Prevention & Recovery

Brushing up on good oral hygiene

Author: Canadian Living

Prevention & Recovery

Brushing up on good oral hygiene

Of course you brush your teeth. You floss (when you think of it) and you visit your dentist (though maybe not as often as you should). But if you're not taking top-notch care of your teeth and gums, you could be risking a lot more than a few cavities.

Research suggests that poor oral health could put you at risk for serious health problems ranging from joint problems to diabetes to heart disease. But you can minimize your health risks through good oral hygiene. Read on for information that will help you achieve – and keep – a winning smile.

Make that appointment

Most people should visit the dentist twice a year. Bear in mind, though, that some people need to be checked more often, and some less. Dentists have an increasing array of tools to help diagnose trouble spots.

Don't neglect your gums
Healthy gums
are firm and pink. Unhealthy gums can be swollen, be separated from the teeth, hold pockets of infection and bleed easily. The main culprit in gum disease is an overabundance of bacteria. Regular flossing will keep your gums in good shape. If you show signs of gum disease, your next stop might be the periodontist.

Choose the right toothpaste
You can exercise your own preferences for colour, taste and texture, but when selecting toothpaste, you may want to ask your dentist if you need something like extra tartar control. Several dentists warn that pastes with whiteners and tartar removers may be more abrasive and potentially more harmful to enamel if used excessively; Canadian Dental Association-recognized brands are not considered too abrasive.


Page 1 of 2 Did you know snacking on hard cheese such as cheddar can be good for your teeth? Find out more on page 2.
Eat smart and quit smoking
Diet and smoking cessation are important elements for healthy teeth and gums, says Dr. Burton Conrod, president of the Canadian Dental Association, who practises in Sydney, N.S. He suggests using Canada's Food Guide as a reference for foods that promote the health of soft gum tissue.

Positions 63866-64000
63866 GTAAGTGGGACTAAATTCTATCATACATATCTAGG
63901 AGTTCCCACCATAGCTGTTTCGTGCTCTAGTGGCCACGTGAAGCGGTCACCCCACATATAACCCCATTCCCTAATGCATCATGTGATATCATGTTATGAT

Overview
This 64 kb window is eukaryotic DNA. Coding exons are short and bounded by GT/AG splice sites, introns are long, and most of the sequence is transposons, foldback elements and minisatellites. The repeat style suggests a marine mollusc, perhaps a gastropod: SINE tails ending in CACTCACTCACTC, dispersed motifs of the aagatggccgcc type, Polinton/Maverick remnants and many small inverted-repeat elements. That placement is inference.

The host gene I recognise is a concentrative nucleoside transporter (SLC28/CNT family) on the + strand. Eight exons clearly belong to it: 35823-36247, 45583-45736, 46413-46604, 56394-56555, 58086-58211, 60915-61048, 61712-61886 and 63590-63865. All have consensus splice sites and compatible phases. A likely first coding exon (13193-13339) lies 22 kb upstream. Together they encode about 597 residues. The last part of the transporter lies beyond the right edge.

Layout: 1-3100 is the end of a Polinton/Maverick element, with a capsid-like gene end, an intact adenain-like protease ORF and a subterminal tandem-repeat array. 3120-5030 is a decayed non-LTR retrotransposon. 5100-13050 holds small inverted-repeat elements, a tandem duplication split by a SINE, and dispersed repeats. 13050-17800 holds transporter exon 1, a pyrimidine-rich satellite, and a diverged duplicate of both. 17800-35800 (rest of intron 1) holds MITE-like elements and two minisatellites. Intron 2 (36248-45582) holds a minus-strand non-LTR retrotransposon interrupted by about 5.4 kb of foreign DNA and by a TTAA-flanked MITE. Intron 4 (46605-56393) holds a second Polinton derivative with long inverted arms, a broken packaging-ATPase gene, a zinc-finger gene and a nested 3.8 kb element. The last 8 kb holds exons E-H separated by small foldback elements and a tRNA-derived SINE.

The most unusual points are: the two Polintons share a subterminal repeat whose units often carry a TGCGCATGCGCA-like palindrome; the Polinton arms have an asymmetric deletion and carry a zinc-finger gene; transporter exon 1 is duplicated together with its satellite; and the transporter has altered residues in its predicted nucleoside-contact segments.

Here are some tips from Conrod:

Try hard cheeses (such as cheddar) at snacktime. They help prevent plaque formation and don't contain sugar, so they're less likely to cause cavities than other snacks.

Choose drinks and snacks that don't contain added sugar (for example, milk, apples, carrot and celery sticks, nuts, sunflower seeds, yogurt and melba toast) instead of cookies or cakes. Be sure to brush after drinking juices or milk because they contain natural sugars.

Avoid hard candies. They contain sugar and remain in your mouth for a long time.

Avoid caramels, toffees and fruit leathers – which stick to teeth.

If you chew gum, choose a sugar-free brand sweetened with xylitol, a natural sugar that doesn't break down in the mouth. Clinical trials have shown it to be antibacterial and helpful in fighting dental decay.

Quit smoking. Smokers risk a fourfold increase of developing oral cancer than nonsmokers and are about four times more likely to develop periodontal disease. The toxic chemicals in cigarette tar cause the gums to break down and destroy periodontal tissues, which are fibres that hold teeth to the bone.

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Prevention & Recovery

Brushing up on good oral hygiene

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